Giannis Antetokounmpo buried the Knicks on Friday night as another road affair ended with a loss for New York.

The Knicks were in Milwaukee on Friday night, looking to eradicate the stink from the horrid loss in Boston on Wednesday night. They played the Bucks to a draw in the first half, with the second quarter horn buzzing seeing the teams knotted at 55. In the second half, the teams brought it down to the wire, with the final two minutes deciding the contest. The Knicks and Bucks have made a habit of playing close games, with multiple games last year hinging on just a few possessions in the waning moments of the fourth quarter. This one did not finish in favor of the Knicks. Giannis Antetokounmpo stuck the final dagger in the proverbial heart of this Knicks team, finishing a spinning layup over Enes Kanter with 1.9 seconds remaining. Tim Hardaway Jr.’s attempt at the buzzer went awry, and the Knicks fell to 23–30.

A few thoughts:

  • I was able to watch some of the first half on my phone while I was at one of the worst basketball games in America of the night, so I missed some of the nuances of the first half. Bear with me here, seeing a college basketball team put up 47 points and then seeing the Knicks lose like killed a lot of brain cells.
  • That ending was brutal. Giannis was able to get a mismatch, took advantage of Kanter’s slow feet, and brought the win home for Milwaukee. Give Kanter credit, he defended this well, but he should never be asked to close a game for these type of mismatch reasons:

  • Besides that, Enes Kanter has been damn good lately, huh? He’s averaged 17 points and 13 rebounds over his last nine games, including a combined 55 rebounds in his last three contests. He became the first player since Dwight Howard in 2013 to record three consecutive first-half double-doubles. There is no denying that the man works his butt off. As good as Kanter is at what he does, there’s just always something in the back of my head saying the numbers are hollow. Basketball is a funny sport. There are guys that pass the eye test yet the numbers fail them, but it’s fairly rare to have a guy not totally pass the eye test and have the numbers sing his praises. In Kanter’s case, his advanced numbers are impressive, but something never sits right.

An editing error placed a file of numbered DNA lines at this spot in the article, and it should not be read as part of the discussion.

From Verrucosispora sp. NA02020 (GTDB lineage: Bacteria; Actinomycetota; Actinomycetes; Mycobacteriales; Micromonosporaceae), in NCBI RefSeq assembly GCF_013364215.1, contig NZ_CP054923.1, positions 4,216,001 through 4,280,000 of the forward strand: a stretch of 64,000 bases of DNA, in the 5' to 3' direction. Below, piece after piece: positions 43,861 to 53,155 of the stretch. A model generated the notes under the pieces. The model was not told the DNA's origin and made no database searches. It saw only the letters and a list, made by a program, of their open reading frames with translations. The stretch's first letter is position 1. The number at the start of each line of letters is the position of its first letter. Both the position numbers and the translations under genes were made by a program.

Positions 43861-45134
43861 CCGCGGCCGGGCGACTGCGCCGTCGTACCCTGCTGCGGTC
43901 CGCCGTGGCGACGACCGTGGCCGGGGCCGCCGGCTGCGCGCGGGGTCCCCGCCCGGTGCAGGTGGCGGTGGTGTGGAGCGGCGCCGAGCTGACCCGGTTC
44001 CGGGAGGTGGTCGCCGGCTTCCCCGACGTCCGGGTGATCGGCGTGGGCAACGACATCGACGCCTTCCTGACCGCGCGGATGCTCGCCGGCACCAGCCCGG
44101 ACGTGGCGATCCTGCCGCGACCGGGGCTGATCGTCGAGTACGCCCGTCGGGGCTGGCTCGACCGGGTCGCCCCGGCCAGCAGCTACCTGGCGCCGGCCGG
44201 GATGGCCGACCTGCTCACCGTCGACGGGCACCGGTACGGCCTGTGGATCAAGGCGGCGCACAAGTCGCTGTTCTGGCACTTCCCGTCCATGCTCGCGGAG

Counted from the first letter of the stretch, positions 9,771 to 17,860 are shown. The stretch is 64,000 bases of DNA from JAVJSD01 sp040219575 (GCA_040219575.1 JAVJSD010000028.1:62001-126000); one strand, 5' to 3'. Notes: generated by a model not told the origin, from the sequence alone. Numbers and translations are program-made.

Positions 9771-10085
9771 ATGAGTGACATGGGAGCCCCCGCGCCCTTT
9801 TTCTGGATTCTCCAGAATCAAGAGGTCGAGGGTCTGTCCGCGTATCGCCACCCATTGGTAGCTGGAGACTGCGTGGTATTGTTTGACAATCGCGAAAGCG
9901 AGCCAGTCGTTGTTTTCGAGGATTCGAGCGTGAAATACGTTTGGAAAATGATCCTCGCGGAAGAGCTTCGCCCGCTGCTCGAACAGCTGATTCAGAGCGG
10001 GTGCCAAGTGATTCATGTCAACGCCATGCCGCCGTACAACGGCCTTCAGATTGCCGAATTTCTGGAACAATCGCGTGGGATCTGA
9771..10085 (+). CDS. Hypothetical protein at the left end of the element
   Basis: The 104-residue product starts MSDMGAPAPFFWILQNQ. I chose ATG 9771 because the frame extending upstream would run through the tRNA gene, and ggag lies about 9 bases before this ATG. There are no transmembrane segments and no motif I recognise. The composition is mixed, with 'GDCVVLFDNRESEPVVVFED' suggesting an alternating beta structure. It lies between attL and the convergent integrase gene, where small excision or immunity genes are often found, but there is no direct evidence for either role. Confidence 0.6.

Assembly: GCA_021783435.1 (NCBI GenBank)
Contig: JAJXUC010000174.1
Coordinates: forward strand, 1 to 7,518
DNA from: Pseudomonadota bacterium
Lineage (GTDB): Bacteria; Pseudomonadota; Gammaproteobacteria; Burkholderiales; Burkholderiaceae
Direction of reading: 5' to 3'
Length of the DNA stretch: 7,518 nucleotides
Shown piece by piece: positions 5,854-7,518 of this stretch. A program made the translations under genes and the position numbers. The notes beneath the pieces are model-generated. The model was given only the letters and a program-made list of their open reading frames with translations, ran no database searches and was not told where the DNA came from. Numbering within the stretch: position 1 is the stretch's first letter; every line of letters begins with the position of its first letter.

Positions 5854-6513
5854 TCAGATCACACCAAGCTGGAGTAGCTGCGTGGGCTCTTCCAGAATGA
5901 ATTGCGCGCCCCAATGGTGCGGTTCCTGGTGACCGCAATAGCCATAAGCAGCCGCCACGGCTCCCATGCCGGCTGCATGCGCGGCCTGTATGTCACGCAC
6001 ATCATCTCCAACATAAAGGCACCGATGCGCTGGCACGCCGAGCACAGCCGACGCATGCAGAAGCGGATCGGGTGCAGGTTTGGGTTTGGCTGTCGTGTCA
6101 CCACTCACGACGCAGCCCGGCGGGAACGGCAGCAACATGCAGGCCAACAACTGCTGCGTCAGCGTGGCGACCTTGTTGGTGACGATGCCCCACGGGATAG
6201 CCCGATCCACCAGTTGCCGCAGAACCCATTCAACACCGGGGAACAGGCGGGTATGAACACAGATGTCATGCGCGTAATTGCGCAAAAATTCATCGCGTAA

• THJ normally stands for Tim Hardaway Jr., but tonight it stood for “that’s his jumper?!?” I’ll be here all night, thank you folks. Hardaway Jr. was a mess, finishing 1-14 from the floor. Not only was his shooting abysmal, he missed two free throws that would’ve put the Knicks up with 1:30 left in the game. He then proceeded to get the rebound, drive to the hoop, and chuck up an out-of-control layup. Not a good THJ game when they really could’ve used his scoring.

  • Michael Beasley was 3-of-8 with six points, but it felt like one of those games where he was doing much more harm than good. These type of matchups come around every once in a while for Beas, where he forces his shots against a strong defensive unit. With the Bucks, he had to deal with their athletic, strong perimeter defenders, and he just wasn’t an asset tonight. It happens.
  • Frank Ntilikina. Be still, my beating heart. Great game from the rook, which was beautiful to see after a few rough contests. He ended up with nine points and five assists in 17 minutes. Frank does an incredible job of finding his roll men on the pick-and-roll, both with the pocket pass and the lob. Even on a play like this, which isn’t exactly a simple one to pull off, Frank makes it look relatively easy:

  • Related:

Before we file this away as the latest chapter in “Excruciating Losses: The Complete Collection,” let’s have a brief discussion about Jeff Hornacek. I don’t think there is any rush to get rid of him, and I also don’t think he’s one of the worst five coaches in the NBA. He may be close though. From not putting Kristaps Porzingis in the best spots, to refraining from shooting threes despite having a squad that shoots the fifth-best percentage from deep in the league, to insisting on giving Jarrett Jack serious burn there are lots of areas to be upset. Let’s focus on just one part here.

Jeff Hornacek chose to close this game with his starting unit of Jack, Lee, Hardaway Jr., Porzingis, and Kanter. Against the Bucks, this is an embarrassing deployment of resources. Frank Ntilikina should always be closing games due to his defensive prowess and ability to switch onto forwards, so that’s the first thing. To task Kanter with getting switched onto Giannis with the game on the line is indefensible. As a coach, you have to know that the Bucks are going to go for exactly that. As I mentioned before, give Kanter credit; he stuck with Giannis and contested the shot well. But if Kanter is on the bench, it’s likely KP that switches onto Giannis instead of KP having to give up the switch like he did, which I would tend to believe he did so lackadaisically because the coaching staff told them to switch on everything:

When it comes down to it, this game won’t be any different than the other agonizing games the Knicks have lost in crunch time. Jeff Hornacek will likely last the season, and I don’t even know if the Knicks would be able to land a replacement markedly better than him, but he is often out-coached in situations that he should not be.

The Knicks are back in action on Super Bowl Sunday against the Atlanta Hawks. Tip at noon.